A group of researchers led by Professor Seung-Jin Oh from the Sustainable Technology and Wellness R&D Group, Jeju Division, Korea Institute of Industrial Technology have developed a hybrid solar lighting method for daylighting. Details of their proposed technology is published in the journal Energies.
Study: Identifying the Photometric Characteristics and Applicability of Hybrid Solar Lighting. Image Credit: Mrs.Moon/Shutterstock.com
To reduce the need for electric lighting and save energy, daylighting is the controlled use of natural light, direct sunlight, and diffused skylight in a building. In addition to lowering energy costs by up to one-third, daylighting helps create a visually engaging and productive environment for building occupants by establishing a direct connection to the dynamic and constantly changing patterns of external illumination.
Figure 1. Schematics of the hybrid lighting system.
Daylighting has been linked to elevated performance, increased morale, decreased weariness, and decreased eyestrain. Numerous studies demonstrate that the quality of the light impacts how well employees perform and how productively they operate in commercial, industrial, and other settings.
Methods of Daylighting
The study of active daylighting with solar concentrators has drawn much attention recently. A daylighting system based on Fresnel lenses that aimed to provide consistent illumination has been tested. The design uses binary optical elements and a homogenizer as a secondary optical component to improve the output light's uniformity.
Another method to illuminate an office space used a two-axis Fresnel lens-based solar tracker. This daylighting system maintained a constant level of illumination by following the sun throughout the day. Several alterations have also been implemented to monitor sunlight in cloudy conditions.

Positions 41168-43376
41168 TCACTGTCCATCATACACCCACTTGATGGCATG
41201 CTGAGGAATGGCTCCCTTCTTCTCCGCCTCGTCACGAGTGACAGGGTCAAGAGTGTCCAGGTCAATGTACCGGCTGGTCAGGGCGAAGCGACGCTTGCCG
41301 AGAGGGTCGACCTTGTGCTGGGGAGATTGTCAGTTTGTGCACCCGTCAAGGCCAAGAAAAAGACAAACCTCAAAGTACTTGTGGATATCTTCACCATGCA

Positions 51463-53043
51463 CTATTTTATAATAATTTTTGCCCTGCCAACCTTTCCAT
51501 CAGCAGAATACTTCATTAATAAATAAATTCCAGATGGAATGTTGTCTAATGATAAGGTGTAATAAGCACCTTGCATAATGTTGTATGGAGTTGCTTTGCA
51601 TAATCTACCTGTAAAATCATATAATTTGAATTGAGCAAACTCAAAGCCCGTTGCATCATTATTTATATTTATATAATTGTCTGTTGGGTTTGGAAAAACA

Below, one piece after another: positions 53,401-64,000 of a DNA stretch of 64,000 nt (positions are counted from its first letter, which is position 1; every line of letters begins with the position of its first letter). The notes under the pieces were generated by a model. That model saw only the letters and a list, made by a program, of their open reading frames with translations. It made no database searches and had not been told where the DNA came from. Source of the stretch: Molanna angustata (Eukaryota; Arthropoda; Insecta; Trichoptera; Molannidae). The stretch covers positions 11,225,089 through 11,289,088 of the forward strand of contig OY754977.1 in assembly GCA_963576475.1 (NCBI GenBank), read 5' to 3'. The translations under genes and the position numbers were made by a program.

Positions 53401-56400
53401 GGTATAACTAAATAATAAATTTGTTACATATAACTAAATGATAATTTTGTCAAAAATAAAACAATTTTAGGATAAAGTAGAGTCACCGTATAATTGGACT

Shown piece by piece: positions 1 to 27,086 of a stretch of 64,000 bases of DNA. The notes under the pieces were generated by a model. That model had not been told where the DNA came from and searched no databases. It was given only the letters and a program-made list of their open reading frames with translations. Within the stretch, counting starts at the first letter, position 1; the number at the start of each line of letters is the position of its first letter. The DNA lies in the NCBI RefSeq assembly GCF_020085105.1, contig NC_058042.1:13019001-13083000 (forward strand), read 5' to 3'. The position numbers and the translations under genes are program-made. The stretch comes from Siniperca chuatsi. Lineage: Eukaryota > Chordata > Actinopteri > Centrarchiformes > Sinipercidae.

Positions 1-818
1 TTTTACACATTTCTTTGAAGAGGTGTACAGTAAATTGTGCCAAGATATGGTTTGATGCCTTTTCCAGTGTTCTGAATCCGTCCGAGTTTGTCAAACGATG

Experimental daylighting methods developed so far do not account for brightness and color temperature. Brightness and color temperature of daylighting systems is not constant since the light produced is greatly influenced by solar and sky conditions.
Professor Seung-Jin Oh’s team has developed a solution to maintain a constant amount of illumination all day long. Since the early and late parts of the day may not have enough sunlight, the proposed system is supplemented by adding more light by connecting an LED light source to the solar tracker.
Figure 2. Optical fiber light guides used in the experiment, (a) a glass type light guide; (b) a polymer type light guide.
The quality and amount of daylighting in a building's interior are influenced by the photometric properties of daylighting systems. Additionally, by using efficient control systems, knowledge of the precise photometric characteristics of daylighting systems results in energy savings from artificial lighting. The photometric properties of a hybrid solar lighting system, which combines artificial light with sunshine, have not yet been the subject of many investigations. To evaluate the photometric properties of the suggested hybrid solar lighting system, a series of measurements and ray-tracing simulations were performed in this work.
The suggested lighting system comprises four main parts: a light source, fiber optic light guides, feedback and lighting management, and solar trackers.
A two-axis solar tracking device was used to accurately track the sun, and aFresnel lens was installed atop a two-axis solar tracker and a means of collecting sun rays was implemented.